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Free Finesse Ends Up Costing

  by Richard Pavlicek

The scene was the 1984 Fall North American Championships, held last November in San Diego, and the event was the Reisinger Team Championship — the premier event of the tournament. Today’s deal became an amusing topic of discussion when it occurred in a semifinal match.

The bidding is shown as it occurred at one table. South’s two-club opening was strong and artificial (the popular method of players who use weak two-bids in the other three suits) and North’s two-diamond response was negative (less than 8 points). After that the bidding was natural, South showing a long spade suit and North a heart suit.

4 S South
None Vul
S 10 4
H Q J 9 6 5
D 5 3
C J 10 6 2

2 D
3 H
4 S
2 C
2 S
3 S
S J 3
H 10 7 4
D A Q 8 4
C 8 7 4 3
TableS 9 6 5
H A K 3 2
D 10 9 7 6
C Q 9

Lead: C 3
S A K Q 8 7 2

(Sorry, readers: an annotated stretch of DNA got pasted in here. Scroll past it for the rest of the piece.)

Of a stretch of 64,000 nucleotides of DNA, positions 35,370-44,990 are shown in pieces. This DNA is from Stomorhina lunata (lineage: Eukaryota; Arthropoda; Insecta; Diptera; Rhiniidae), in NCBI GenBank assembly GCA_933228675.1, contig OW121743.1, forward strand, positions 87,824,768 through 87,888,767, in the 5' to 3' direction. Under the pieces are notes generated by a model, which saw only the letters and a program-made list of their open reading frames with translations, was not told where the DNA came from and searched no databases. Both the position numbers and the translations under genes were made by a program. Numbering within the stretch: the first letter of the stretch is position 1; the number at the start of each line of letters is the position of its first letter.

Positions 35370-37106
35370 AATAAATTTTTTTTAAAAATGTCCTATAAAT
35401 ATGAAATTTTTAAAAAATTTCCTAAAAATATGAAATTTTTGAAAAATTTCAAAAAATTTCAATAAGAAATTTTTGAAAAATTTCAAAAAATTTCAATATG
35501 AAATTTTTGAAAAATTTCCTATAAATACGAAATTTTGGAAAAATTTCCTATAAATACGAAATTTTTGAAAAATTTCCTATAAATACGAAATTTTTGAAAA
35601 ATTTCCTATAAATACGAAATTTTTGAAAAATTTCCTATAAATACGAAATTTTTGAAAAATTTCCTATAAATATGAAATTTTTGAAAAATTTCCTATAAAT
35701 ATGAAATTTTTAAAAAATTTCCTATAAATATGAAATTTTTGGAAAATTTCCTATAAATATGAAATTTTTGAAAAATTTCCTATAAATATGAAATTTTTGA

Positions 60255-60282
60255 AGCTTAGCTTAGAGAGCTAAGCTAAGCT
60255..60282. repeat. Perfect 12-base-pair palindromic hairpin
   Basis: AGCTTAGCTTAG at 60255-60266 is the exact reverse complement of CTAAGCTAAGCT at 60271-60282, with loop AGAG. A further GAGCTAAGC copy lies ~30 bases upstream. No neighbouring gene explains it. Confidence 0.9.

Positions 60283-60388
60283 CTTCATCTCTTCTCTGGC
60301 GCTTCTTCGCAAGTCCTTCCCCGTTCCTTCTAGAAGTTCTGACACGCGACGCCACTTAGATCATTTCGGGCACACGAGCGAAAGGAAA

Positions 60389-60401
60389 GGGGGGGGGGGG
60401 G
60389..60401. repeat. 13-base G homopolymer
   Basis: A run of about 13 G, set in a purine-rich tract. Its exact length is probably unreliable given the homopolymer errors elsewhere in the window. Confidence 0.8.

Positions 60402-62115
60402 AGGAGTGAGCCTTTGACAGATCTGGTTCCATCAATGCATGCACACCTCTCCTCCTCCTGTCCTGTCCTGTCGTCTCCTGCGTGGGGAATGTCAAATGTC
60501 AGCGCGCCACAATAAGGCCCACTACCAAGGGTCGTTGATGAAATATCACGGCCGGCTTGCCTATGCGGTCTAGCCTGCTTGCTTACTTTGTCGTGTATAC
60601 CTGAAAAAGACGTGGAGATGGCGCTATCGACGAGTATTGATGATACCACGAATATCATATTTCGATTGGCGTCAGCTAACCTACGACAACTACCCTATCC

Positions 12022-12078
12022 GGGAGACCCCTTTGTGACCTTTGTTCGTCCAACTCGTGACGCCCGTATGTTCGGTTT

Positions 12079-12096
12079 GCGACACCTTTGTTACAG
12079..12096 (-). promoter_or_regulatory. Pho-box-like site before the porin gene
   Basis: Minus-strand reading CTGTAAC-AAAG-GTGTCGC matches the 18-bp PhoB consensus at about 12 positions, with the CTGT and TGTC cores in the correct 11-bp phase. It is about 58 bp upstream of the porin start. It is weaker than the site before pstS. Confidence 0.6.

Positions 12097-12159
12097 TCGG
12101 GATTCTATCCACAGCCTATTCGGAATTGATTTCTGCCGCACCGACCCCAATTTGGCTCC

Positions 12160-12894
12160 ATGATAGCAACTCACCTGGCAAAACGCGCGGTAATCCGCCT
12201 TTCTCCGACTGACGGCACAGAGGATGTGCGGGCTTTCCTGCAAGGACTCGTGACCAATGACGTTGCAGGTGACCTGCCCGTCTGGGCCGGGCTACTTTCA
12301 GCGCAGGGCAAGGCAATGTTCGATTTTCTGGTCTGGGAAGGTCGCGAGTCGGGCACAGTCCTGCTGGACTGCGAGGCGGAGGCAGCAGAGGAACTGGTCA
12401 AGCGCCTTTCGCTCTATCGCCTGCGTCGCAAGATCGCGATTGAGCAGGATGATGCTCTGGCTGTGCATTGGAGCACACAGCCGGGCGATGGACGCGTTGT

H 8
D K J 2
C A K 5

Against four spades West chose a club lead. Declarer happily accepted the free finesse as dummy’s jack was covered by the queen and king. But this was declarer’s last happy moment. Try as he might, he could win only nine tricks. West stubbornly held on to his club length (preventing dummy’s fourth club from being high) and the contract was defeated.

At the other table declarer did not receive such a “friendly” lead. West led a heart to East’s king and East returned a trump, effectively preventing declarer from reaching dummy to take a finesse. After drawing trumps, declarer in desperation cashed the top clubs.

Bingo! With the queen falling, dummy’s jack and 10 were left unmolested to provide declarer’s ninth and 10th tricks.

And so it was. The declarer who received a favorable lead was defeated; and the declarer who received no help from the opponents made his contract.

Could there be a lesson here?

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© 1985 Richard Pavlicek